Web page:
Many corporate executives think of sustainability like they think of going to the dentist: as a painful, but perhaps necessary evil. Yet sustainability offers two benefits to early adopters that can be of great value, including to the bottom line. The first is that the need for sustainability is growing as public awareness of climate change, and their expectations of corporate and governmental action, are gaining momentum. What corporate planners often miss is that this applies equally to their competitors as it does to them, which means that if they get out in front of the movement, they not only get to look good to the general public, but they gain first mover advantages with suppliers and customers. In other words, they can turn what looks like a cost into a competitive advantage.

    The second advantage gets to the heart of sustainability: resource use and emissions. Increasing sustainability means reducing the amount of resources used, and decreasing emissions. Or, to put it more simply, another word for reduced resource usage is increased efficiency, and another word for emissions is waste. Greater efficiency and decreased waste, if done properly, increase the bottom line. They increase profits. The key here is to think clearly and analytically in order to capture the greatest possible profit for the lowest possible investment. Once an organization starts to think that way, sustainability becomes a corporate goal worth pursuing with eagerness and vigor. That’s why major companies like Walmart and Citibank are investing millions into this area; it’s not because they want to be good guys, it’s because they want to increase profitability.

    So sustainability, done right, can become a self-enforcing, self-perpetuating corporate crusade – that just happens to have a nice side benefits of good PR.
  • Why Book Richard Worzel?

  • He works to identify the major forces that will affect companies as well as people's lives, then helps audiences identify the likely possibilities and the early-warning signals they need to watch for.

  • He helps corporations and industry associations plan intelligently for the future while addressing global issues and the economy.

  • Videos

    Biography Read more

    People are fascinated by the future because it affects their lives, their jobs, and their wealth and welfare. And the future is a topic that fits every conference, and involves everyone in your organization. That's why Richard Worzel, Chartered Financial Analyst, best-selling author, and one of today's leading futurists, trend analysts, and innovation specialists, is in such demand as a speaker, consultant, and writer.

    And although he's a top trend analyst, he has developed new tools to go beyond mere trend watching, including Pre-trending™, which identifies new trends as they emerge, andTrendVelocity™ analysis, which clarifies how and when things are likely to happen.

    He conducts structured innovation sessions that dovetail into your strategic planning and product design, including proprietary innovation techniques, and brings a keen understanding of why innovation can be so difficult, and how organizations can unknowingly undermine their own innovation efforts. Part of this is a process Richard calls Inventing the Future. The results help an organization remake their approach to innovation, the marketplace, and tomorrow.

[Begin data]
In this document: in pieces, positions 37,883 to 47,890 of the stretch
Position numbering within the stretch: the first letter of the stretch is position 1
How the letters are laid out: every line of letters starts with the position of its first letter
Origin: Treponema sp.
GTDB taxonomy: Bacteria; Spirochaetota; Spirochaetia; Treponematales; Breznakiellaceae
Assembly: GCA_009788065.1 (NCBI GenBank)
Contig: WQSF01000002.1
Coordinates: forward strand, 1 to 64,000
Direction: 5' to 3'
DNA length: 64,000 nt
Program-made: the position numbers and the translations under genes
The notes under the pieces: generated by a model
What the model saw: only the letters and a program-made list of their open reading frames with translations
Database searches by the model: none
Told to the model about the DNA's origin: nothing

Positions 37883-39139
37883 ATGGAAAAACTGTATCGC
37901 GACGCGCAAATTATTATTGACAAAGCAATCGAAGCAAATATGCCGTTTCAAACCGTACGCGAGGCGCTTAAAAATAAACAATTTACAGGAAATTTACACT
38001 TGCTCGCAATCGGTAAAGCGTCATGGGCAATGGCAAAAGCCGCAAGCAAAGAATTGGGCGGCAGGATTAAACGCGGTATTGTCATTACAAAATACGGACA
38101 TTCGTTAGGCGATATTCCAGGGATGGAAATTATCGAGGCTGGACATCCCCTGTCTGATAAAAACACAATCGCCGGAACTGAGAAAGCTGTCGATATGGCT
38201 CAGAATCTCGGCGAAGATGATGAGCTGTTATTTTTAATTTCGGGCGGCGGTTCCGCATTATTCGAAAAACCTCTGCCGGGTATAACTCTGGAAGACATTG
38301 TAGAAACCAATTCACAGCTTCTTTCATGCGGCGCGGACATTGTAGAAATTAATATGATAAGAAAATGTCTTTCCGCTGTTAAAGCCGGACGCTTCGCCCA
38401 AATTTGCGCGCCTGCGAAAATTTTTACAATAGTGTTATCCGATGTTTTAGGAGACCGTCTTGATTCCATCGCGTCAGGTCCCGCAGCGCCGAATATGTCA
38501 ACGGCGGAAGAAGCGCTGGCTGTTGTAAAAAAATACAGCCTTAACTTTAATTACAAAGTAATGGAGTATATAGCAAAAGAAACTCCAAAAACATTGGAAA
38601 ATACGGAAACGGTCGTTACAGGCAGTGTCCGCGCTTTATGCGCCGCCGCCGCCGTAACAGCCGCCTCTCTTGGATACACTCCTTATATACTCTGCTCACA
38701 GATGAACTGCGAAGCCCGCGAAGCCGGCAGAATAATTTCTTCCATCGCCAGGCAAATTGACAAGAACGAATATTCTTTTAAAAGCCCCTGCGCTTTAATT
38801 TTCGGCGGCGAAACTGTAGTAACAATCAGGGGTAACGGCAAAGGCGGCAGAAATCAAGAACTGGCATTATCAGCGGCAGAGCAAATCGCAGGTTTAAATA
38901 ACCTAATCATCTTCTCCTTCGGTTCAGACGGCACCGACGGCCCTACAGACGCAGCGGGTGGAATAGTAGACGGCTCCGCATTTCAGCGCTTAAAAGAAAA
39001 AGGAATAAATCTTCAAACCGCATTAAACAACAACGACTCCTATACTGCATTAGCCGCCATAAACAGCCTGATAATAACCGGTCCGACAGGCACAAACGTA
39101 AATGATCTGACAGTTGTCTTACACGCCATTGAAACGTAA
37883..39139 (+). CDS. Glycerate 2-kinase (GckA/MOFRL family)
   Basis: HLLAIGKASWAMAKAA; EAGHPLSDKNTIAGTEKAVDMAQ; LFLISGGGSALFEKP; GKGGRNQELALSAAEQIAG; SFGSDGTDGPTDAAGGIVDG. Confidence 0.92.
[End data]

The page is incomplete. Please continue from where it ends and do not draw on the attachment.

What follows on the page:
Richard makes compelling keynote speeches to set the table at the start of a conference, or can end it with a bang. He leads intriguing workshops that range from a couple of hours, to days or even months of strategic planning. And he can help you plan and prepare for our uncertain future.

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    "Thank you so much for your participation in our Physician Roundtable Meeting. Your commentary challenged the audience to consider both their individual and societal perspectives regarding change. I'm not sure that everyone fully enjoyed the intellectual challenges your discussion introduced, but their discomfort represents solid evidence as to the effectiveness of your presentation. PEOPLE WERE THINKING! The future will present grave challenges and fabulous opportunities. Those in attendance left the meeting with a sense of optimism that the latter will eclipse the former.

    I was impressed with the depth of the dialogue with the audience. The nature of their questions and comments was diverse. Your commentary clearly demonstrated a depth of knowledge and insight which enabled you to synthesize apparently disparate topics. 

    Richard, it was a distinct pleasure to include you in our meeting. I look forward to the opportunity for us to work together in the future."
    --DaVita Inc.

    "As a keynote speaker for our 'Preparing for Tomorrow' conference, Richard was a natural fit. His dynamic delivery and fact-based presentation made for an afternoon that was enlightening as well as engaging. Several of our delegates remarked on the valuable information they had gained through Richard's insight. 

    Richard's keenness to tailor his presentation to our delegates' needs was evident from the beginning of his involvement in our conference, and it was very much appreciated. Thank you, Richard, for your obvious dedication to your field and your excellent ability to communicate your insight and research on this important topic."
    --Compass Group